Tanya Gold's take on the royal family's ability to project an impression of thrift while spending vast sums of public money is, in my humble republican opinion, the most entertaining published response to the appeal court's ruling that Prince Charles's correspondence with Tony Blair's cabinet should be published. The Guardian's leader on the topic of the so-called 'black spider' memos is also a stimulating read. I suspect the attorney general has a real fight on his hands. His argument appears to be that we must not know what Prince Charles's most passionate political opinions are because he is not supposed to have political opinions, and that his correspondence must therefore be suppressed because it might compromise the public's impression of his political neutrality. Convoluted or simply deluded? You choose.
Upton Park. July 14th.
We all knew it was coming. From the very moment Derek Chisora’s promoter, Frank Warren, said at a post-fight news conference in Munich last February: “”I’ve got a great idea. If Dereck fights David, the winner fights Vitali”.
But the fight is morally wrong.
In one corner a former World Heavyweight Champion with an addictive persona. David Haye, the guy who lost to Wladimir Klitschko because of a broken toe. The same guy who wore a shirt with the decapitated heads of the Klitschko brothers, and called Nikolai Valuev “The ugliest person I’ve ever seen.” Haye insisted he would only be interested in fighting Vitali, should he decide to dust-off his gloves. He is living, breathing proof that money talks.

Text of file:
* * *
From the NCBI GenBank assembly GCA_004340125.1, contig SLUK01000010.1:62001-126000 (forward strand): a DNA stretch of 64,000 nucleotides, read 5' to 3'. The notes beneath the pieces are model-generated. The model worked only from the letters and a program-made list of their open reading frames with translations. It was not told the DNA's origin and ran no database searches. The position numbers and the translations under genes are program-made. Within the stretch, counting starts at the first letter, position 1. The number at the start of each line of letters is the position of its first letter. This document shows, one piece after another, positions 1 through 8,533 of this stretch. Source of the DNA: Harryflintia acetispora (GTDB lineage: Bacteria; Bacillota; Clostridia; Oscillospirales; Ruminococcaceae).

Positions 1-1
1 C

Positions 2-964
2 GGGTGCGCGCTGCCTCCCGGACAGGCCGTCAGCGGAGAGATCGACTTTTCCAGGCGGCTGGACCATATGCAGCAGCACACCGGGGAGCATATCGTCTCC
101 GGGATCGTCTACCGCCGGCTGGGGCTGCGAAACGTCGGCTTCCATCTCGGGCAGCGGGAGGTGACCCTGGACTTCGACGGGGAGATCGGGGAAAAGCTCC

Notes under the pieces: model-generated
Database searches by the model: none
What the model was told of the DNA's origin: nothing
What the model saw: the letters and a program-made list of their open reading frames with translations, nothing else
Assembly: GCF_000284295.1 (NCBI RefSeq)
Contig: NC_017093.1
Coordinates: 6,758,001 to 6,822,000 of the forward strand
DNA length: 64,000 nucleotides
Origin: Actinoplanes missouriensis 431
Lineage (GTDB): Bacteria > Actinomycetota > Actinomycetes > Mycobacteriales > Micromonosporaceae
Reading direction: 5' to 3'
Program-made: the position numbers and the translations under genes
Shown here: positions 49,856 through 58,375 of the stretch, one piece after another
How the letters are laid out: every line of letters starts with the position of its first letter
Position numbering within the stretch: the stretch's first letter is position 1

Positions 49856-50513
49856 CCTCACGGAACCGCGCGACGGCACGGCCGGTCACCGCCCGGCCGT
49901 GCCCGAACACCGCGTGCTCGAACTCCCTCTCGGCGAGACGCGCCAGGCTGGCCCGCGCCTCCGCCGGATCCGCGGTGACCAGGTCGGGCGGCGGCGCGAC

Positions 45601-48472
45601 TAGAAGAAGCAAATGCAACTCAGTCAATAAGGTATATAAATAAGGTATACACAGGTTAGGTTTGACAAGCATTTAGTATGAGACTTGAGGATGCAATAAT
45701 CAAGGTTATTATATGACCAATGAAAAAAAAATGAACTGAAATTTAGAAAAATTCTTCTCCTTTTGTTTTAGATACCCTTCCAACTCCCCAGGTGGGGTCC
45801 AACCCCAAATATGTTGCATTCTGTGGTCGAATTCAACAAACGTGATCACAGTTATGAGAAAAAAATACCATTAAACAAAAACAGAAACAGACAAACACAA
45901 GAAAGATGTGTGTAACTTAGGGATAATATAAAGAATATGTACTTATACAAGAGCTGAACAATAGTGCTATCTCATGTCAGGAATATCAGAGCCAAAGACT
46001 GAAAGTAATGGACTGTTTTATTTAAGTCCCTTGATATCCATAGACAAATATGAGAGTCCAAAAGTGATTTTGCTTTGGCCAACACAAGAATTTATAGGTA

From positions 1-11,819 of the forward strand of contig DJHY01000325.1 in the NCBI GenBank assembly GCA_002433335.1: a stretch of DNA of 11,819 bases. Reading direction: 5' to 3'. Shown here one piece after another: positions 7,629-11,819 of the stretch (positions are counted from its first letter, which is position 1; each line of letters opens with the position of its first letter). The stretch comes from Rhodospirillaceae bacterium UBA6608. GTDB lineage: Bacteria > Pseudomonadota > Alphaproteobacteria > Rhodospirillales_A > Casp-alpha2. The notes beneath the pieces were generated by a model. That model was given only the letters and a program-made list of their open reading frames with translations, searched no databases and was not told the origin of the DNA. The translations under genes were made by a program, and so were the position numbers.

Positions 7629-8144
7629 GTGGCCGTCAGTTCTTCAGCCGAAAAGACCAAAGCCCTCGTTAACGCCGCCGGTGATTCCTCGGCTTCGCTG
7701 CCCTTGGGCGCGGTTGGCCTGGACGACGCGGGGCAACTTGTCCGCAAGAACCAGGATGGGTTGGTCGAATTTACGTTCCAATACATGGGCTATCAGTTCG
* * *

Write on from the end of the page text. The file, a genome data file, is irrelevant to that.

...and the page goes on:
In the other corner, Chisora. A guy who lost his boxing license with the British Boxing Board of Control (BBBofC) and supposedly glassed Haye’s trainer, Adam Booth, on THAT night in Munich. A fighter who, before he faced Vitali, spat in his face.
And there are those who say that The Sun, the main sponsor of the fight, is giving two idiots an undeserved payday. But the Heavyweight division needs this. The Klistchko’s are too dominant in the division. It’s all too easy.
So to combat this the boxing community has turned to the world of WWE and pre-fight soap operas for inspiration.
This is boxing’s equivalent of a Super Sunday or as The Sun puts it: “The grudge fight of the Century”. And after the months of build-up and prefight coverage, I’ll watch it, probably in a pub somewhere.
The actual fight sells itself, no advertising needed, but perhaps also sells the sport of boxing too.
Nobody was surprised when we saw the headlines this morning. After all, as Frank Bruno once put it: “Boxing is just show business with blood.”